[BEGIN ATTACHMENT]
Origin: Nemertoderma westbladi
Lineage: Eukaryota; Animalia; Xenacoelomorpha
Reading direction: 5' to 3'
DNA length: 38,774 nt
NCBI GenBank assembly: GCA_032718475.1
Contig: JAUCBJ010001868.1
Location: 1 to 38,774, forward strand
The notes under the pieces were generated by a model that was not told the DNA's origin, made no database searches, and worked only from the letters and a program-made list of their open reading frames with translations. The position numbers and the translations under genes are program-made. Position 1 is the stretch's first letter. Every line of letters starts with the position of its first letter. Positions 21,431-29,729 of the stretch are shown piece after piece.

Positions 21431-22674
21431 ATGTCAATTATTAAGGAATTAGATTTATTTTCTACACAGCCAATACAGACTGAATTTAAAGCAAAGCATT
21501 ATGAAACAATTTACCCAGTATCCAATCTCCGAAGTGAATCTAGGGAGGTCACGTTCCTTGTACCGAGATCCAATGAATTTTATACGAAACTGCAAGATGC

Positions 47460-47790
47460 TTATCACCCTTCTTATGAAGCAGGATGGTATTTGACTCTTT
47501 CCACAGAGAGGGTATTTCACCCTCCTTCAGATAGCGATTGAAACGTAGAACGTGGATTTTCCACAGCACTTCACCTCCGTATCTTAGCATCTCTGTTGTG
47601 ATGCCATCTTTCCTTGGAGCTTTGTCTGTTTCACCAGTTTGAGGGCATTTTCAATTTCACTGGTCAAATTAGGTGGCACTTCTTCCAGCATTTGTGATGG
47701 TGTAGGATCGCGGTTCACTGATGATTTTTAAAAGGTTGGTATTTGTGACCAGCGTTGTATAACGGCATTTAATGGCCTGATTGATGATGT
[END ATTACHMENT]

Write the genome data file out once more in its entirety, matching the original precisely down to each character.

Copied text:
Origin: Nemertoderma westbladi
Lineage: Eukaryota; Animalia; Xenacoelomorpha
Reading direction: 5' to 3'
DNA length: 38,774 nt
NCBI GenBank assembly: GCA_032718475.1
Contig: JAUCBJ010001868.1
Location: 1 to 38,774, forward strand
The notes under the pieces were generated by a model that was not told the DNA's origin, made no database searches, and worked only from the letters and a program-made list of their open reading frames with translations. The position numbers and the translations under genes are program-made. Position 1 is the stretch's first letter. Every line of letters starts with the position of its first letter. Positions 21,431-29,729 of the stretch are shown piece after piece.

Positions 21431-22674
21431 ATGTCAATTATTAAGGAATTAGATTTATTTTCTACACAGCCAATACAGACTGAATTTAAAGCAAAGCATT
21501 ATGAAACAATTTACCCAGTATCCAATCTCCGAAGTGAATCTAGGGAGGTCACGTTCCTTGTACCGAGATCCAATGAATTTTATACGAAACTGCAAGATGC

Positions 47460-47790
47460 TTATCACCCTTCTTATGAAGCAGGATGGTATTTGACTCTTT
47501 CCACAGAGAGGGTATTTCACCCTCCTTCAGATAGCGATTGAAACGTAGAACGTGGATTTTCCACAGCACTTCACCTCCGTATCTTAGCATCTCTGTTGTG
47601 ATGCCATCTTTCCTTGGAGCTTTGTCTGTTTCACCAGTTTGAGGGCATTTTCAATTTCACTGGTCAAATTAGGTGGCACTTCTTCCAGCATTTGTGATGG
47701 TGTAGGATCGCGGTTCACTGATGATTTTTAAAAGGTTGGTATTTGTGACCAGCGTTGTATAACGGCATTTAATGGCCTGATTGATGATGT